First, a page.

Dharma Yoga is a fluid yet demanding style, created by the school of Sri Dharma Mittra, which is based on the traditional yoga practice of this master with more than 50 years of experience and who continues to share the practice at his center in New York.
The foundations of this practice are the Yamas and Niyamas, especially Ahimsa (compassion towards all beings, avoid creating neither physical violence, nor verbal or mental), as the root of everything else, and its meaning is highly devotional (devotion to that which is supreme in ourselves).
It promotes a meditative and spiritual practice, even and especially in the practice of asanas, because they are approached as an offering. Sri Dharma Mitrra always highlights the ultimate purpose of yoga as the goal of his practice: the supreme self-realization of the Self or the supreme self-knowledge. As the Dharma Yoga Center website says, Dharma Yoga incorporates “the nine forms of yoga, including Hatha, Raja, Karma, Kriya, Bhakti, Japa, Laya and Jnana”, although in essence it is a classic Hatha Raja practice. “A devotional practice that focuses on good health, a clear mind and a kind heart.”
Dharma Yoga allows the student to progress through four sequences of movements that are linked to each other. It also has a very high degree of freedom on the part of the teacher, who ends up constructing the practice based on the collective energy that is breathed at every moment in the room.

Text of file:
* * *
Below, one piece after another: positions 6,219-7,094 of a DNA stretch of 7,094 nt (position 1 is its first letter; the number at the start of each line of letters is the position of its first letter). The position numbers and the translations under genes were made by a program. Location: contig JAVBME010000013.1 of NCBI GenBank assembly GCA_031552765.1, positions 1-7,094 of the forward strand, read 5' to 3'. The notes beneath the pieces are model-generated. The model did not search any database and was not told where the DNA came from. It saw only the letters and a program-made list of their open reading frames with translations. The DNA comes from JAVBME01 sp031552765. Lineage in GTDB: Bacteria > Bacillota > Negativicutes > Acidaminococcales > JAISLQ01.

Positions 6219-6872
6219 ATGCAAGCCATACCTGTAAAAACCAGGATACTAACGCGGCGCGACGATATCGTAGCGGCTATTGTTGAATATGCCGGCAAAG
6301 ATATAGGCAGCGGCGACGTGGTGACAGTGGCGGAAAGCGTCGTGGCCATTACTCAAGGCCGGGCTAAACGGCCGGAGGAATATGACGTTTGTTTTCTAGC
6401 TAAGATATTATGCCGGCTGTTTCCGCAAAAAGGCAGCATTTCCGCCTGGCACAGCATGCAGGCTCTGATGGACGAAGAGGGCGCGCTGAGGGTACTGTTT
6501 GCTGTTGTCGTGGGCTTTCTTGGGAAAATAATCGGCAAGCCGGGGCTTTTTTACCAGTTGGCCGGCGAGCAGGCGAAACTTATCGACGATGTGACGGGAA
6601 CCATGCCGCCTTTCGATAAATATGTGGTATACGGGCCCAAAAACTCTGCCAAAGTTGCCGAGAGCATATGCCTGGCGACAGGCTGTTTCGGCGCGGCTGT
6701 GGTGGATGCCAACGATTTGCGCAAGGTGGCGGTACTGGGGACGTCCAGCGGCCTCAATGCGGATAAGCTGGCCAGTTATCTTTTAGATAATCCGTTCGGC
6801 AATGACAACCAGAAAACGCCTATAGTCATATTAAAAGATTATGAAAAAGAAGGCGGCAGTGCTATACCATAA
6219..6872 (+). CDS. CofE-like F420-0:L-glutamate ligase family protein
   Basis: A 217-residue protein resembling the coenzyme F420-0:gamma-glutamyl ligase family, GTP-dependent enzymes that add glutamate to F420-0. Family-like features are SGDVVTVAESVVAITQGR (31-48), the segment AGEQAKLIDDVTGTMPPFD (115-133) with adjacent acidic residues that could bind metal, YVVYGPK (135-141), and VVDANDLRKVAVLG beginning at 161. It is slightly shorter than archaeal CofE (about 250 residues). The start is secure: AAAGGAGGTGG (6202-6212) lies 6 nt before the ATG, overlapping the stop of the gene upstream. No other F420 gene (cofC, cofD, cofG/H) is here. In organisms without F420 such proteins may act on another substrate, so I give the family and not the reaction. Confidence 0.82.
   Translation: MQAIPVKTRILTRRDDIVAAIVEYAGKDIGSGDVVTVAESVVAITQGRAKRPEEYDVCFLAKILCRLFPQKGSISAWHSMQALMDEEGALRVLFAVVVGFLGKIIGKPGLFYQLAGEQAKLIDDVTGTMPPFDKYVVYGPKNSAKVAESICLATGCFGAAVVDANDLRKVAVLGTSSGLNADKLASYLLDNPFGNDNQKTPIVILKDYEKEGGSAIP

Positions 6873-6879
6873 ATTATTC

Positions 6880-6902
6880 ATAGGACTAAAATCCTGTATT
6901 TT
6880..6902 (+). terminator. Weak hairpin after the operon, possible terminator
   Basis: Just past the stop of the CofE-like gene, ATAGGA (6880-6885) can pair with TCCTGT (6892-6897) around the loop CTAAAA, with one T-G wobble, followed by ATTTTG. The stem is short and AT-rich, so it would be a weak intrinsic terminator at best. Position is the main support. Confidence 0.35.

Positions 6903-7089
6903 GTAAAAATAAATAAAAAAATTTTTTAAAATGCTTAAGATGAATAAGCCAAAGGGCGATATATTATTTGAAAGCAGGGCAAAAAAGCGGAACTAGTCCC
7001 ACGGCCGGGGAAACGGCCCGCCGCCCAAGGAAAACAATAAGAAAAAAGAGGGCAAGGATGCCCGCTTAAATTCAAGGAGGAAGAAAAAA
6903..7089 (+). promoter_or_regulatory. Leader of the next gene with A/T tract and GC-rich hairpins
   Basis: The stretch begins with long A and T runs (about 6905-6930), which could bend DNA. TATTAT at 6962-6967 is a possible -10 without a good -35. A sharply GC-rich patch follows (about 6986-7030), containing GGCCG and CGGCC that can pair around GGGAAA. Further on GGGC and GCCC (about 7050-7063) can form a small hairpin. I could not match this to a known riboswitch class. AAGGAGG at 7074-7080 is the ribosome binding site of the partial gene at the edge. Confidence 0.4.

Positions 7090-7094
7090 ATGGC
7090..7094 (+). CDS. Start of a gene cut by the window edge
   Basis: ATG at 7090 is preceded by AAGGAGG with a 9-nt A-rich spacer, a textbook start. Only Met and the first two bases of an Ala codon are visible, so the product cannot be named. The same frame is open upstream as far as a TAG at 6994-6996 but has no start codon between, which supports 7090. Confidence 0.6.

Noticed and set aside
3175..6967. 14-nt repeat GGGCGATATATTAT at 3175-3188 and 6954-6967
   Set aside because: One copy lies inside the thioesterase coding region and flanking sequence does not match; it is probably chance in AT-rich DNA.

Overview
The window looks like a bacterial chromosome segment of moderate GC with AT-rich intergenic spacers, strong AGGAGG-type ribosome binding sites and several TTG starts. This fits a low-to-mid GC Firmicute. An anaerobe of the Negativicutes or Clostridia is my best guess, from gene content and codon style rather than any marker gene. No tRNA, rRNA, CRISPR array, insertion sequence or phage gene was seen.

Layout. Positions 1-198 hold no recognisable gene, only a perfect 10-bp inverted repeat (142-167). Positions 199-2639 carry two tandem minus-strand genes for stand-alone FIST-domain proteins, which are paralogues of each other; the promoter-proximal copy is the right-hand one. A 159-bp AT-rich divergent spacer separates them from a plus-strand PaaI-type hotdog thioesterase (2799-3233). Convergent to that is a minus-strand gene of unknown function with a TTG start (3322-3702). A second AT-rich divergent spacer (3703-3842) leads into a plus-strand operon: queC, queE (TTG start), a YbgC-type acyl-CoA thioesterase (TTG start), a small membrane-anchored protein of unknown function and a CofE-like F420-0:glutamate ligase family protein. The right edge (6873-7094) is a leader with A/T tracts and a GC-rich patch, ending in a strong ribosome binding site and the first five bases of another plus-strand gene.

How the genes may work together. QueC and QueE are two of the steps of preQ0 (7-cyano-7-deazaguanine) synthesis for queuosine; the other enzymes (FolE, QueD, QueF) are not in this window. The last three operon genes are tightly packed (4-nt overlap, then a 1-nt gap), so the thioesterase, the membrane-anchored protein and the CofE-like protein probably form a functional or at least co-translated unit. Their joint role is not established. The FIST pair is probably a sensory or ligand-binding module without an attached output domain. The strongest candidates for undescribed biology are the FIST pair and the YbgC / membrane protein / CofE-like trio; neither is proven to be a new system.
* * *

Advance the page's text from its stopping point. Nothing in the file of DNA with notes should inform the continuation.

Sri Dharma Mittra always talks about the six mother postures of yoga, which are the foundations on which the balanced practice of Hatha Yoga is based, asanas that you will find with different variants in all the Dharma classes: Padmasana, Paschimotanasana, Bhujangasana, Sirsasana, Sarvangasana and Ardha Matsyendrasana.
A practice of Dharma Yoga is also usually identified by the Shiva Namaskara opening sequence and because inverted postures or headstands are done half way in the practice. Backbending and chest opening asanas are predominant in the practice.
It provides many benefits on a physical level and also helps to control thoughts and increase concentration. In fact, when moving into the postures one thinks more about offering the practice towards the absolute, like a prayer in movement, which is why it is considered one of the most devotional styles. The heart opening asanas also serve to unblock emotions and feelings that are locked inside.